Meg Ryan wanted to make a movie that felt like being in love.
But if you think that means sunshine and rainbows, think again. In Ryan’s world, at least lately, love is about unavoidable yearning, bittersweet nostalgia and the ability to hurt — or heal — a person in a way only exes can. As a lover of rom-coms, I didn’t expect what I got with “What Happens Later.” And, for that matter, my interview with Ryan wasn’t what I expected either.
The actor co-wrote and directed her new film based on a 2008 play by Steven Dietz called “Shooting Star.” (It’s Ryan’s second time behind the camera, after making her directorial debut with 2015’s non-rom-com “Ithaca.”) Co-starring David Duchovny, the story focuses on two college sweethearts who, decades after their breakup, find themselves stuck together in a snowed-in airport. Ryan, 61, worked on the script during the pandemic and the ache for connection is a palpable undercurrent.
After an eight-year hiatus from the big screen, “What Happens Later” is being billed as Ryan’s return to the genre that made her famous. But the film itself slyly subverts rom-com tropes, playing with the magical lightness of romance while delving into the pain of lingering heartbreak.
“It’s a love story with rom-com elements,” Ryan says in her one-on-one interview with The Times. Ryan is notably averse to talking to the press and she’s an absolute pro at re-directing the conversation back to her film. However, because the themes of her film are so universal, reality weaves its way in and out of our 40-minute conversation. “As a writer, your life always somehow informs the product,” Ryan says.
She humbly calls herself a student of rom-coms. At first it seems like a gross understatement, but I think it’s how Ryan genuinely sees herself: a student of romance, of love, of relationships. She’s also trying to figure it out, retracing the past, pressing on the bruises of breakups to see if they still hurt and why. At the end of our talk she thanked me for experiencing the movie the way she hoped the audience would, and it‘s an indicator of how she sees it all, as an experience. She’s not just directing it — she’s on the ride with us.
“What Happens Later” is a universal story about “the one that got away,” about relationships that go and come back. What drew you to that?
There are relationships we have that we don’t really understand. It’s not logical, not rational. These two have a very intense connection. It was a defining relationship in her life. The same for him.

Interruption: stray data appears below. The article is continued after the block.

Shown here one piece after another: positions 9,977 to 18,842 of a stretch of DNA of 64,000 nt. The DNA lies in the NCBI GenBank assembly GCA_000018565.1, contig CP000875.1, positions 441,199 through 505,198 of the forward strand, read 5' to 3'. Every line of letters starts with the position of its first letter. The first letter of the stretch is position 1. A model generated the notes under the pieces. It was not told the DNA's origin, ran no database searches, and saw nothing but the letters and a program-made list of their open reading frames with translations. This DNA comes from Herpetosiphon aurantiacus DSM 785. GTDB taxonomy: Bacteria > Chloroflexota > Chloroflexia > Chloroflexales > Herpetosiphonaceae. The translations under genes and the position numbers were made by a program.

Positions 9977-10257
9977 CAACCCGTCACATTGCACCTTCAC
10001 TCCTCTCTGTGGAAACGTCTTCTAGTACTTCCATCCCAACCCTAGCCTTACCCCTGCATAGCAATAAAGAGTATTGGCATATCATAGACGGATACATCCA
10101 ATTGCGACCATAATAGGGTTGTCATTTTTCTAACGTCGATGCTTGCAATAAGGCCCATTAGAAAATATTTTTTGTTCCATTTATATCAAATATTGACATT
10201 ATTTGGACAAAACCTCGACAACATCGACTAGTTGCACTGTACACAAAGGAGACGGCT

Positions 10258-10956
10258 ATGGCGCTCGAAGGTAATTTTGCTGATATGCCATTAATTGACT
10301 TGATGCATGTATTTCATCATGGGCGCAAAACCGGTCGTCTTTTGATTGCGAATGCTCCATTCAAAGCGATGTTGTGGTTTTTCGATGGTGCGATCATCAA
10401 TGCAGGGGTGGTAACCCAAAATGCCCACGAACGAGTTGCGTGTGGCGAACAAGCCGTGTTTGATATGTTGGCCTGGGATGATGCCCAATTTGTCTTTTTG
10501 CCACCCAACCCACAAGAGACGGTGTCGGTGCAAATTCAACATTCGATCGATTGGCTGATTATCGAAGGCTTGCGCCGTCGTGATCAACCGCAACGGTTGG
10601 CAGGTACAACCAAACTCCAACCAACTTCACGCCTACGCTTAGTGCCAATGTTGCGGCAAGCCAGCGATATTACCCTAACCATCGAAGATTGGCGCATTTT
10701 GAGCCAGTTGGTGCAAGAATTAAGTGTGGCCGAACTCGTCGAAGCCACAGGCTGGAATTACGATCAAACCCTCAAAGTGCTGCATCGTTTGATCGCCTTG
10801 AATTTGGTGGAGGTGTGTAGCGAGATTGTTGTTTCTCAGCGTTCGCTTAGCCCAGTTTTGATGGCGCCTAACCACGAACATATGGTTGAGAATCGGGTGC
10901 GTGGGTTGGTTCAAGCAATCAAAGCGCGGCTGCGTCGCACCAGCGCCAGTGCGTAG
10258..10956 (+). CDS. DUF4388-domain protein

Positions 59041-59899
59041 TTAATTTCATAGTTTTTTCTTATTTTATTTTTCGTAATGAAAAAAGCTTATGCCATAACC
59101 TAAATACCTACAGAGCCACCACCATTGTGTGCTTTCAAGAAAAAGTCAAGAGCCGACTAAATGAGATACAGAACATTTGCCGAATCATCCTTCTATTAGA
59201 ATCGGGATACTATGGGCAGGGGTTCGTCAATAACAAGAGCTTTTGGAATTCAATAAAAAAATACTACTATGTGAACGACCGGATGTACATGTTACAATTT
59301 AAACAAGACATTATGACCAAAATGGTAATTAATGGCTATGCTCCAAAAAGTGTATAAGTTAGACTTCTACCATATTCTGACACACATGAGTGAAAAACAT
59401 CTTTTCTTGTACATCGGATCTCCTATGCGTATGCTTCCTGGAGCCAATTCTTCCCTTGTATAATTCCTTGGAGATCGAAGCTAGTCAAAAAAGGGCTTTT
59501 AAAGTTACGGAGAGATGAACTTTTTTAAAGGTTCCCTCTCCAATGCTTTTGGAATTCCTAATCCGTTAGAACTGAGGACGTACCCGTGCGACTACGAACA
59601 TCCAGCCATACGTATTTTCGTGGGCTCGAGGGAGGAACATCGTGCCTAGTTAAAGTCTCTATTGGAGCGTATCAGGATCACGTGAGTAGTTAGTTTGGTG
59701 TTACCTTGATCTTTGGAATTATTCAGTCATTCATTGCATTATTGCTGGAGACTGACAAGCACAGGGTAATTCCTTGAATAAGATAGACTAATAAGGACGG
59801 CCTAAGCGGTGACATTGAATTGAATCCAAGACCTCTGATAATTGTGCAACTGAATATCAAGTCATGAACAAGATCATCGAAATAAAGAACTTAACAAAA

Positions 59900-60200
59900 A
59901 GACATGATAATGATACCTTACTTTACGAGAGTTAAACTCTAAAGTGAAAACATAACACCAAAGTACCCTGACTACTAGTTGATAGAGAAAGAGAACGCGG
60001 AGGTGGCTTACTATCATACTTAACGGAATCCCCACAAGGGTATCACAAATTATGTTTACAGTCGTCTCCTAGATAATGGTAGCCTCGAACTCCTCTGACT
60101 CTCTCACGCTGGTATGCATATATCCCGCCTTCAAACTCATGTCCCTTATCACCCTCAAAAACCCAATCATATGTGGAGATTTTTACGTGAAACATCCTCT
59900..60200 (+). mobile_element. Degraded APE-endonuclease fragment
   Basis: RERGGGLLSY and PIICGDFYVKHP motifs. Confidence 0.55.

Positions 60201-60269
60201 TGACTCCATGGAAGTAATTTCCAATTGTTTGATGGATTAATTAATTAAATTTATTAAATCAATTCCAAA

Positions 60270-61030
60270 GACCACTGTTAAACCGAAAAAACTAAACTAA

The shape of their love story is: connect, disconnect, connect, disconnect. They’re just going to screw it up in perpetuity. And that’s who they are.
There’s that line from your film — I’m paraphrasing — it’s about breakups and it says there’s the story you tell each other, the one you tell your friends and then there’s the truth.
We hopefully set the mystery up for the audience right there. The feeling of, wow, I’ve had those breakups. I think most people have not always understood their breakups, and you try to make sense of it. It’s just such murky territory for human beings.
When you were working through the script with David Duchovny did you do a lot of — I don’t want to say trauma bonding but sharing your own experiences of breakups?
It was sort of inevitable to go, “Well, in my case…” and it wasn’t necessarily specific. As a writer, your life always somehow informs the product. Maybe not as literally as an audience would imagine, like: Is that a song about so and so? It’s almost never literal. As a writer you learn everything is for you. Everything of yours and everything of everyone else’s is for you to use. All of a sudden, you’re a conduit for that, you’re open to that, you’re paying attention, you’re listening to those stories and those things end up in a script.
Even if they’re not always positive ones?
They never directly say it, but they’re asking each other, “Why didn’t you love me enough?” I love that they don’t have a meet-cute. They had heartbreak. They broke each other’s heart and hopefully what the movie is going toward is that there’s a difference — the “happily ever after” in this movie is them coming to some sort of terms about being grateful for one another. This idea that I’m glad it was you who broke my heart.
I love that.
They do all these really heroic, impossible, emotional things. It’s very hard to forgive someone who broke your heart.
You mentioned the idea of “happily ever after.” When you were writing this script, did you set out to subvert that?
We wanted to inform it differently, to say there are different ways to think of happily ever after. This is maybe a little esoteric and will never make anyone want to go see the movie, but I love this idea that they are willing to be held accountable. They listen, they get their facts straight. These are things in our world right now that are very hard to come by.
They’re full people and they’re looking back on a life not lived with one another. I love that we’re talking about this, Lorena but —
I know, we are starting to get into spoilers.
I love that this is not a dystopian story. It’s a love story with rom-com elements — that’s how I think about it. And love stories are really only as good as their obstacles. In this case, the obstacles are who they are.
She instantly worries him and that’s his nature, this catastrophic thinker, his anxiety. Her nature is just the opposite. So I love those opposites.
And what is it about airports in love stories that feels so romantic?
It’s where you have no control, and you’re given over to forces that have nothing to do with you. You’re not in charge. It’s the liminal space we all have in common. The transitional space between one place or state and another.